Another highlight of the renovation was the opportunity to commission five etchings, entitled The Ministerial Women by artist Terry St Ledger.

Image: St Josephine Bakhita/artist Terry St Ledger.

The etchings depict Mary of Magdala – Apostle to the Apostles; Phoebe – Deacon, as named by St Paul; St Frances of Rome – Benedictine Oblate; Martha Sarahes – a Good Samaritan Sister and Pacifican; and St Josephine Bakhita – Seeker of Freedom.

“They are truly beautiful,” Patty said.

The renovation itself was designed by Wendy and Craig Taylor of Red Blue Architects, who said they embraced the challenge of bringing new life to a heritage building.

“It’s a beautiful space and we modernised it but with great care taken to fit into a nearly 200-year-old building,” Wendy said.

In the original concept, Wendy and Craig said they were hoping to achieve: “A sense of light, beauty, simplicity. A place that is multifunctional, welcoming, inviting and peaceful.”

“Our aim for the Congregational Centre for the Sisters of the Good Samaritan was to create a sense of connection and harmony through all the spaces,” Wendy said, an aim she felt they had achieved.

The design for the revitalised centre allows each room to retain its unique function, while also opening up the spaces to be a part of a bigger whole. The arcade connects spaces while the courtyard becomes the heart of the centre.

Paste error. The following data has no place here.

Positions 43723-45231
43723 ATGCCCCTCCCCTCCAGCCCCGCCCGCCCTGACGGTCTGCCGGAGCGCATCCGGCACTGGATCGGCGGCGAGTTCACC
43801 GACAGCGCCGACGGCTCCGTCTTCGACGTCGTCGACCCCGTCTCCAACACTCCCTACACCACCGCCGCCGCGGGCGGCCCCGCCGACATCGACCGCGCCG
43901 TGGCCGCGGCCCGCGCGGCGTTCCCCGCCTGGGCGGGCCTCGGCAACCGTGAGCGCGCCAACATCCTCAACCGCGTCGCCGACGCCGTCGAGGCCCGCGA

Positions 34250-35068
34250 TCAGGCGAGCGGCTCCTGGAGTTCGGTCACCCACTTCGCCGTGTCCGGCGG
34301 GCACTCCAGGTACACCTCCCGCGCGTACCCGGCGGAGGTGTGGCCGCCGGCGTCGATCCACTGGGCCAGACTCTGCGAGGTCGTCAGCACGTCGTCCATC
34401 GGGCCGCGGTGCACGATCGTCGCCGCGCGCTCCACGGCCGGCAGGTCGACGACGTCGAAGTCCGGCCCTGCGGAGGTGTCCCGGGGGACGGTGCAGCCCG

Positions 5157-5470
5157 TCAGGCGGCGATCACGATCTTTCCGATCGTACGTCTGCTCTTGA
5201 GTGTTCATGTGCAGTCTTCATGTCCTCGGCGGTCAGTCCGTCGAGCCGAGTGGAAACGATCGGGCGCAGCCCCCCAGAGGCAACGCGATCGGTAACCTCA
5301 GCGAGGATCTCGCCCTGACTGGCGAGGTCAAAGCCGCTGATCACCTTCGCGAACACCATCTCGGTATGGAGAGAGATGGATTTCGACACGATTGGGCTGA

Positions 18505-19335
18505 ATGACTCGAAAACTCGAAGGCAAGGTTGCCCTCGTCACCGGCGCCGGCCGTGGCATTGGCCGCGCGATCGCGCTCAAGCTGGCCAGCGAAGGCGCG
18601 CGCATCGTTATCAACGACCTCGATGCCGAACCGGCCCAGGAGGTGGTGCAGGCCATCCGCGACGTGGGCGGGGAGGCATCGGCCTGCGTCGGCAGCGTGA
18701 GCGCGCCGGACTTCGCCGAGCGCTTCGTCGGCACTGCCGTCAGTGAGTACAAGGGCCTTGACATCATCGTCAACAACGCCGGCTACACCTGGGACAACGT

This Japanese maple was a gift from the Sisters of the Good Samaritan in Japan.

The Blessing and Opening of the Renovations liturgy contained an acknowledgement of the architects and builders, with Wendy and Craig handing over plans of the renovations to the archivists, while the builders and project managers handed over the key to the new building to Patty.

This was followed by intercessory prayers for each of the new spaces and all who will gather in them. Those present were then treated to an organ recital by Dominic Blake, while a smaller party proceeded around the building for the blessing with holy water.

“Toxteth House is a building that has always looked to the future, not the past,” Patty said.

“Our refurbishments are an investment in and a commitment to a Good Samaritan present and future for our Sisters and Oblates, for Good Samaritan Education and our neighbours of St Scholastica’s College.”

Images: Sisters of the Good Samaritan/photographer Lissa Brown.

This article was published in the February 2023 edition of The Good Oil.